Central Oregon fire officials confirmed that a new wildfire that was burning in rugged and difficult-to-access terrain on the Willamette National Forest 18 miles east of Oakridge was expanding rapidly — it had already consumed 500 acres at the time of the most recent report — and sending smoke over the mountains and into the Bend area Wednesday afternoon.
The lighting that has been seen in the area in the past few days has started a new fire called the Cedar Creek Fire. It has spread over about 500 acres and is located about one mile west of the Black Creek Trailhead on the 2421 road. It is also about 18 miles east of Oakridge, 3.5 miles west of Waldo Lake, and 6 miles north of Highway 58.
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The location is off-limits due to an unexpected closure order. It is requested that hikers and other people who use the forest refrain from using any paths that branch off Forest Service roads 2421 or 2424. The fire is active and is currently spreading to the north, spotting in all directions and producing a massive plume.
Late in the evening of Monday, August 1st, the Cedar Creek Fire was reported as a single smoke as local responders frantically hurried to respond to 20 or 30 other fire reports. On Tuesday, August 2nd, a load of helicopter rappelers was dispatched, but they did not accept the assignment because they reported that the terrain was too dangerous for safe entry.
While alternative possibilities were being thought about, two additional firefighters were dispatched to search along the 2421 road for an access point. They were successful in locating the fire and first assumed that it had spread across five acres. During most of Tuesday, a helicopter was tasked with making water drops while the forest worked to identify a path that would allow additional firefighters to enter.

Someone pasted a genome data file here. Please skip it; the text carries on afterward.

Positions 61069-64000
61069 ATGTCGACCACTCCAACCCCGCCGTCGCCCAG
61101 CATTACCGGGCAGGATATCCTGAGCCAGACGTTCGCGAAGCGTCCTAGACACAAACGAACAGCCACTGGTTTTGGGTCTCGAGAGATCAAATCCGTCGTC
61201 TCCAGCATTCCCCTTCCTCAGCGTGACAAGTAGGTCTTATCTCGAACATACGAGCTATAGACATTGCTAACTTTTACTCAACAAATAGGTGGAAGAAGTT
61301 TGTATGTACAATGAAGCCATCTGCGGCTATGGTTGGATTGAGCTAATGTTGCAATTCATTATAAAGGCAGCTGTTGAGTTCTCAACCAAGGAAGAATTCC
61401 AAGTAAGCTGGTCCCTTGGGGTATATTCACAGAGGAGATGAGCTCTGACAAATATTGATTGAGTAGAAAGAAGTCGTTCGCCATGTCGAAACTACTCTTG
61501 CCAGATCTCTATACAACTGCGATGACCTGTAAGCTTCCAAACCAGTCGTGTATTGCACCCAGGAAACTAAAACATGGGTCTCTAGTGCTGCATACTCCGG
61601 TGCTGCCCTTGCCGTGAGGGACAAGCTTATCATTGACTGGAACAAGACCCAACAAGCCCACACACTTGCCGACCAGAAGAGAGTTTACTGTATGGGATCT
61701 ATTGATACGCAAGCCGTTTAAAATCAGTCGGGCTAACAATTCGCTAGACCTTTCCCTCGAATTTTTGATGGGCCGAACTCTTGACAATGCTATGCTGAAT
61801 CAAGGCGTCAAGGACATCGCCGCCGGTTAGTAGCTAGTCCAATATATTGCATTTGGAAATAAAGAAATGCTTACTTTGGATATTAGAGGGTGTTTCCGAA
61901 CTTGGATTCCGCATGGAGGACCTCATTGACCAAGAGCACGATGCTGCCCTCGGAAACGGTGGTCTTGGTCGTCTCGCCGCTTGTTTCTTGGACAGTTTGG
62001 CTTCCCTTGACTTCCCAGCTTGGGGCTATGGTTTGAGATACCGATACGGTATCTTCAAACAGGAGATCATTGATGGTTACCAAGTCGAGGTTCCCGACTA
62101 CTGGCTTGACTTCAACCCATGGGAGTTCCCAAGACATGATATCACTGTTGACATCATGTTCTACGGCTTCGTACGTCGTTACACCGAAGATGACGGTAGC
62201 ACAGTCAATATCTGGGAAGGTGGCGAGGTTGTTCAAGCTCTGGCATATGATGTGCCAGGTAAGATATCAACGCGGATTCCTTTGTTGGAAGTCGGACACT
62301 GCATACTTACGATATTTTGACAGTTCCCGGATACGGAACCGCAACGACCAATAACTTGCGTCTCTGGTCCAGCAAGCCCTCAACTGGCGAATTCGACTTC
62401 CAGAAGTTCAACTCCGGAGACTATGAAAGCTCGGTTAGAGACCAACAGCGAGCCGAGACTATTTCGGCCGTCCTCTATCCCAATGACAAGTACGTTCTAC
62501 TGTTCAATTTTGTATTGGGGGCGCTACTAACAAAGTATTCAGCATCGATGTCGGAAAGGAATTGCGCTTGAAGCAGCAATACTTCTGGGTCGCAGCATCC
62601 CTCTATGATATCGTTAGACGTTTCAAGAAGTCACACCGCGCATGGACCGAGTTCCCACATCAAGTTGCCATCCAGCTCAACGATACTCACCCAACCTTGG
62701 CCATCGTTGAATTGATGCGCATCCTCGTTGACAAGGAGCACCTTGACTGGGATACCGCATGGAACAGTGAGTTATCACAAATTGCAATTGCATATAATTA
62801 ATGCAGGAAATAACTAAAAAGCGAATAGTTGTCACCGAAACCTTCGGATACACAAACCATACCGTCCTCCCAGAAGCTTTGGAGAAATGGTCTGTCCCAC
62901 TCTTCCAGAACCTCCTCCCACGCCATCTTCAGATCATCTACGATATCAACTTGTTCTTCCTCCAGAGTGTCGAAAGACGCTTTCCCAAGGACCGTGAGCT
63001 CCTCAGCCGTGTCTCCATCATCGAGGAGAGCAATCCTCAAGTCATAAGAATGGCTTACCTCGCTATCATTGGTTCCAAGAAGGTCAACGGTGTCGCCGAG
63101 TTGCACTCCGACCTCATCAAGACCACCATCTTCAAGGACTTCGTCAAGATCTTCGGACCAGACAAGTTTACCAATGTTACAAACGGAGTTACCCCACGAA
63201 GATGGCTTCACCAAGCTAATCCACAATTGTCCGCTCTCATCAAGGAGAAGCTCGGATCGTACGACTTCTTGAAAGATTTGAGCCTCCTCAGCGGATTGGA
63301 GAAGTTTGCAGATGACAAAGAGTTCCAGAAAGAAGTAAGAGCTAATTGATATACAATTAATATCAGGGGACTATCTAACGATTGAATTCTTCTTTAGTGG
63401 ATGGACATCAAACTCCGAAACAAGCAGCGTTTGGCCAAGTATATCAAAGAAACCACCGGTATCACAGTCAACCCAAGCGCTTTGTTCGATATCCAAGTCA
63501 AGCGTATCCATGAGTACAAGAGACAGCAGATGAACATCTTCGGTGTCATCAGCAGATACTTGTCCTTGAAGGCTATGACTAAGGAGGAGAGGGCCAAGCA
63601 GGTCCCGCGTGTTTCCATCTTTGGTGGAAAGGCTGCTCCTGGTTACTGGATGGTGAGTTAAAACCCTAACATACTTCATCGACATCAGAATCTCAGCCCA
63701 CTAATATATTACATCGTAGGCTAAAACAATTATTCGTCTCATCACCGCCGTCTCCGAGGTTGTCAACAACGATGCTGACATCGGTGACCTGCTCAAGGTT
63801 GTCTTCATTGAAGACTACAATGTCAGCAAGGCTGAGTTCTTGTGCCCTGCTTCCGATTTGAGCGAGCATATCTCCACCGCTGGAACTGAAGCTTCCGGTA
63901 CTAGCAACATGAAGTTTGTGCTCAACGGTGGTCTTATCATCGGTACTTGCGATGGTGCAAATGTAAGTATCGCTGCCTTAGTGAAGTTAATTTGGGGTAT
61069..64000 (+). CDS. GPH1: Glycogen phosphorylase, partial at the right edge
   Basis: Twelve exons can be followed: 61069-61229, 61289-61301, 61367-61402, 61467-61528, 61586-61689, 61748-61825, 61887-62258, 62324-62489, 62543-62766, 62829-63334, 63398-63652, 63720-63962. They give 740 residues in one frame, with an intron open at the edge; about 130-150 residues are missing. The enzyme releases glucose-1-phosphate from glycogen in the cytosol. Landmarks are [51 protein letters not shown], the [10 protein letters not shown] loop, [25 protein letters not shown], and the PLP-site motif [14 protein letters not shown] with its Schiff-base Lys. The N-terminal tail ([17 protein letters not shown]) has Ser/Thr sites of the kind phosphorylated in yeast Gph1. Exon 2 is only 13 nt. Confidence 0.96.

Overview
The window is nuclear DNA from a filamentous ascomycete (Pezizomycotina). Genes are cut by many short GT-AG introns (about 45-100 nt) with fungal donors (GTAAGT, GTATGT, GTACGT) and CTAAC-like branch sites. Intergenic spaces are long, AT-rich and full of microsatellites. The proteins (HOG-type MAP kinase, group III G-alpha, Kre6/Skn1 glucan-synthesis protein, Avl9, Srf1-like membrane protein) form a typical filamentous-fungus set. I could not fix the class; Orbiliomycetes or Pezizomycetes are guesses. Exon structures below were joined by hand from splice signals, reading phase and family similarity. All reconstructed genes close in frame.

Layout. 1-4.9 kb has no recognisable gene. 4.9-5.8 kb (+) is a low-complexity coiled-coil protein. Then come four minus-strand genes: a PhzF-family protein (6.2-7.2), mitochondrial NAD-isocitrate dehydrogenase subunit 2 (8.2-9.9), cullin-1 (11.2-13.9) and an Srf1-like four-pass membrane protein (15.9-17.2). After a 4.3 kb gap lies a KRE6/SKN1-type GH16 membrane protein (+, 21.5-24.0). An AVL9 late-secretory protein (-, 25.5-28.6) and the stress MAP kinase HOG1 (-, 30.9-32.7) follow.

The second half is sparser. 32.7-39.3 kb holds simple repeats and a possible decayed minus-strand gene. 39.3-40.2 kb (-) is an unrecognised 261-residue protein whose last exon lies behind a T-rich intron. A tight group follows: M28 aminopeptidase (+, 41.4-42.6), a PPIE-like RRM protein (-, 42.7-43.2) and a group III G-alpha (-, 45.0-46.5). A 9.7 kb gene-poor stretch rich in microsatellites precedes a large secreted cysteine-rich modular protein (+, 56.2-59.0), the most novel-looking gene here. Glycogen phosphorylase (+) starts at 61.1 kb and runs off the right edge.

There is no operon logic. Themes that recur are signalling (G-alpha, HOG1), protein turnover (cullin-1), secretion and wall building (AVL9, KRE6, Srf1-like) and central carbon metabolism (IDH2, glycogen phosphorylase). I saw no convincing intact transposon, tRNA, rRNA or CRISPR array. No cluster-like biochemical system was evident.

The new size was estimated to be around 100 acres on an early detection flight today, August 3rd. Today, a helicopter was once again given as an assignment. Nevertheless, there was a problem with the mechanical components, and a Type 2 helicopter was unsuccessful. A Type 1 Incident Management Team and an additional Type 1 helicopter have been requested.
There was no reliable or safe access to the fire, there were no escape routes for firefighters on the ground, and as of yet, there do not appear to be any natural barriers available for firefighters to use to put out the fire, which is especially problematic in the absence of air support. As a result, crews that were assigned to the fire have been pulled back. The fire managers are continuing their efforts to devise a strategy that will allow firefighters to get to the blaze.
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